Within one of the readings this week, Deepening Connections: Teachers Increasingly Rely on Media and Technology, the results of a recent PBS study were cited. One of the specific results that stood out to me was that 81% of teachers rated laptops as a “portable technology with the greatest educational impact”. (p. 7). Based on my experience, I must say that I agree with the thought that access to laptops increase flexibility for both teachers and students. Currently, in my setting, the available laptops are in the form of computers on wheels (COWS) which can be checked out by teachers for a given period. As a special education teacher, my classes are generally comprised of only 15 students, so I choose not to check out a COW with 30 laptops, since the COWs are regularly in high demand. An easier solution for me when I am choosing to focus on word processing only, is to use NEO keyboards. http://www.neo-direct.com/intro.aspx Although a rather antiquated technology, I would like to convey how this week, use of this tool served an especially vital role in addressing an individual student’s needs.

Since October, my students have written self-reflections to guiding questions using the NEO keyboards and I have uploaded these into individual templates I created in Word. Often times, I can easily see the changes in how students view their progress, as well as see the development of their writing skills. Although I had high hopes of switching to an online blog format, I chose instead to use the NEOs for the final exam in my Learning Strategies classes. Each student was required to write a self-reflection, elaborating on their performance throughout the semester. One particular student, who had refused to complete any handwritten responses and was also quite reluctant to type any responses early in the term, has become more open to using the NEO. During the final exam last week, all of my students were readily typing their reflections. Unlike when using laptops, there was no time-consuming set up, logging in, or wait time required. Students simply picked up the NEO with the number that had been assigned to them for the term, clicked the power button, and began to type. Even my previously reluctant student showed evidence of being fully engaged in the writing process. As one of my colleagues and I discussed this week in our Google+ threads, “People who would not normally participate in class are more likely to (express thoughts using technology) because they are not actually speaking aloud”.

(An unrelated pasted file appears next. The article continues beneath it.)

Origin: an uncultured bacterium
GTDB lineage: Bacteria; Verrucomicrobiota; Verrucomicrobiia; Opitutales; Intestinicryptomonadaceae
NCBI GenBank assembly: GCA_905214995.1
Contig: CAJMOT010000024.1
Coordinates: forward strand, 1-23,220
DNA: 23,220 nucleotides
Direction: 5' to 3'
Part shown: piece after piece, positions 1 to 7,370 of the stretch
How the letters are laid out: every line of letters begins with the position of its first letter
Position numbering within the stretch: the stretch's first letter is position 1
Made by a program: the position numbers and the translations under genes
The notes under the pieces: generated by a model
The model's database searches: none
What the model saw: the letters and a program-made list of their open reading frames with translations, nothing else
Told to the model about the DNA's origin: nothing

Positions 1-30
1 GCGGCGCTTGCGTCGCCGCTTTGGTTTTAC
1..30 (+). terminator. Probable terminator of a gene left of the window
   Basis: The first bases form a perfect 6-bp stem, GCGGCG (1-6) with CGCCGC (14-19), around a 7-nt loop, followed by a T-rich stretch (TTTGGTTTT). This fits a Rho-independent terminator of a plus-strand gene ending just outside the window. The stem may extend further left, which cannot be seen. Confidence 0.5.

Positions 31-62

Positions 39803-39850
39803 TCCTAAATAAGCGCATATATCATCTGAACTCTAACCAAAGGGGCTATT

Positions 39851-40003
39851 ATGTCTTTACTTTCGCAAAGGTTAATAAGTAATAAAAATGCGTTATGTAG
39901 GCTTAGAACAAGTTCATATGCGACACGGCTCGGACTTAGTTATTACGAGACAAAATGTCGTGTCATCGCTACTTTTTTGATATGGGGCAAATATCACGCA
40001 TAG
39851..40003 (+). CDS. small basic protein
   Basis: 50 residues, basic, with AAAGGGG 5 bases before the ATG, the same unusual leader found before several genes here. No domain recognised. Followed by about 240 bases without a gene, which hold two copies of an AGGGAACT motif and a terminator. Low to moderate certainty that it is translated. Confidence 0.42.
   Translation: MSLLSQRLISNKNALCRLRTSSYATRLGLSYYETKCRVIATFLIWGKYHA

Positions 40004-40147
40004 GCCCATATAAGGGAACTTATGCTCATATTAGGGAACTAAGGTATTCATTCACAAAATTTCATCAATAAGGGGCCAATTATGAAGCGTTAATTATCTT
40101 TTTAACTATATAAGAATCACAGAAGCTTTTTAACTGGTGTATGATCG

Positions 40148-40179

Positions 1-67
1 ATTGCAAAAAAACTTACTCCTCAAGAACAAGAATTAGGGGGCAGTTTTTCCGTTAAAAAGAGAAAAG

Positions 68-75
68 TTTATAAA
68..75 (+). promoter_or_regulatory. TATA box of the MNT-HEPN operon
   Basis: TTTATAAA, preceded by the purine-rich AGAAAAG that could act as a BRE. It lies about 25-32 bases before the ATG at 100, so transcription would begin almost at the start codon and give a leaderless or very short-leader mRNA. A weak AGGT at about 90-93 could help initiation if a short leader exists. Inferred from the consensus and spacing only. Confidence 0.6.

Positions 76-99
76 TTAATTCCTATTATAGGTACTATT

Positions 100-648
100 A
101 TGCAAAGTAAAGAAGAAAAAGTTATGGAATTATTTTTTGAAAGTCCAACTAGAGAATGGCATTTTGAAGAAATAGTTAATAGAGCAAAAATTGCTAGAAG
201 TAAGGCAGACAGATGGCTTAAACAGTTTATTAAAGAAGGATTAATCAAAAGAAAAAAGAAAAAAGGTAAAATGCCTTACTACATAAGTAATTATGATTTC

What I was not prepared for, however, was the content of this student’s written reflection. As I uploaded his final exam from his NEO keyboard to the word document on my laptop, and watched his extensive and articulate writing spill onto the page, I read very angry, hostile, violent, and extremely disturbing words—including his desire to kill and inflict pain—especially to innocent people. Though not directed at anyone in particular (thankfully) the tone and content gave clear evidence of a very troubled young man. Do I believe he would have shared these thoughts verbally? No. Do I think he would have shared them, given only the opportunity to write by hand? No. Do I believe he would have shared these words in a blog that he knew would be read by other students in his class? Probably not. I do believe, however, that he knew I would read this assignment and that somehow he felt “safe” enough to express himself–using a tool that assisted him with his writing disability. Needless to say, I was able to print his reflection and take it directly to my assistant principal so that this situation could be properly addressed.